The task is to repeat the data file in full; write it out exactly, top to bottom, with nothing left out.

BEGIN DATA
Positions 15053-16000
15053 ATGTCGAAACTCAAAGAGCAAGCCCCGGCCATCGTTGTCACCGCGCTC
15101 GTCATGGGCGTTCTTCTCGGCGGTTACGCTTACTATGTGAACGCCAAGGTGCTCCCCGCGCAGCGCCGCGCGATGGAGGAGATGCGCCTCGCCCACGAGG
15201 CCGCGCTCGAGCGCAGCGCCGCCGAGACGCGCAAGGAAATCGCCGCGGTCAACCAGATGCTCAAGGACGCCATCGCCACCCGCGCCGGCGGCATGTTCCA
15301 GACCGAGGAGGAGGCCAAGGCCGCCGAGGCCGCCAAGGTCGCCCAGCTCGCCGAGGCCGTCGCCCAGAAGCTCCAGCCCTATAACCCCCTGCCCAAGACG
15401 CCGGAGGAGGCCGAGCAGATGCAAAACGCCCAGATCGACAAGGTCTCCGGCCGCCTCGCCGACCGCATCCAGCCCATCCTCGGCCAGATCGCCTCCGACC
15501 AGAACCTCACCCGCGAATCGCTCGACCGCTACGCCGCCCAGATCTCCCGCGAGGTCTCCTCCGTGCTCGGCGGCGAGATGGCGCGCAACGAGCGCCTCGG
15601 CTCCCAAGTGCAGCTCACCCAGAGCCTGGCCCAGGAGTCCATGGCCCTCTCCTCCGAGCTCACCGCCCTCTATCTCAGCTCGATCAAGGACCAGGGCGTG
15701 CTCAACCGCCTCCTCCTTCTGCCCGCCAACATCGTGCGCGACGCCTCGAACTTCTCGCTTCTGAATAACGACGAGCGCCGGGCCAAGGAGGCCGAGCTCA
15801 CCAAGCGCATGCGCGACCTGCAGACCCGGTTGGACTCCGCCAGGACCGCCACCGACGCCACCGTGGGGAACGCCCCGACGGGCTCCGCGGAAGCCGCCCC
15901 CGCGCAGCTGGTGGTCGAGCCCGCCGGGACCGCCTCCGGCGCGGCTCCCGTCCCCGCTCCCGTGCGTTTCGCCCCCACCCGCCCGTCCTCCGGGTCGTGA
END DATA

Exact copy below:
Positions 15053-16000
15053 ATGTCGAAACTCAAAGAGCAAGCCCCGGCCATCGTTGTCACCGCGCTC
15101 GTCATGGGCGTTCTTCTCGGCGGTTACGCTTACTATGTGAACGCCAAGGTGCTCCCCGCGCAGCGCCGCGCGATGGAGGAGATGCGCCTCGCCCACGAGG
15201 CCGCGCTCGAGCGCAGCGCCGCCGAGACGCGCAAGGAAATCGCCGCGGTCAACCAGATGCTCAAGGACGCCATCGCCACCCGCGCCGGCGGCATGTTCCA
15301 GACCGAGGAGGAGGCCAAGGCCGCCGAGGCCGCCAAGGTCGCCCAGCTCGCCGAGGCCGTCGCCCAGAAGCTCCAGCCCTATAACCCCCTGCCCAAGACG
15401 CCGGAGGAGGCCGAGCAGATGCAAAACGCCCAGATCGACAAGGTCTCCGGCCGCCTCGCCGACCGCATCCAGCCCATCCTCGGCCAGATCGCCTCCGACC
15501 AGAACCTCACCCGCGAATCGCTCGACCGCTACGCCGCCCAGATCTCCCGCGAGGTCTCCTCCGTGCTCGGCGGCGAGATGGCGCGCAACGAGCGCCTCGG
15601 CTCCCAAGTGCAGCTCACCCAGAGCCTGGCCCAGGAGTCCATGGCCCTCTCCTCCGAGCTCACCGCCCTCTATCTCAGCTCGATCAAGGACCAGGGCGTG
15701 CTCAACCGCCTCCTCCTTCTGCCCGCCAACATCGTGCGCGACGCCTCGAACTTCTCGCTTCTGAATAACGACGAGCGCCGGGCCAAGGAGGCCGAGCTCA
15801 CCAAGCGCATGCGCGACCTGCAGACCCGGTTGGACTCCGCCAGGACCGCCACCGACGCCACCGTGGGGAACGCCCCGACGGGCTCCGCGGAAGCCGCCCC
15901 CGCGCAGCTGGTGGTCGAGCCCGCCGGGACCGCCTCCGGCGCGGCTCCCGTCCCCGCTCCCGTGCGTTTCGCCCCCACCCGCCCGTCCTCCGGGTCGTGA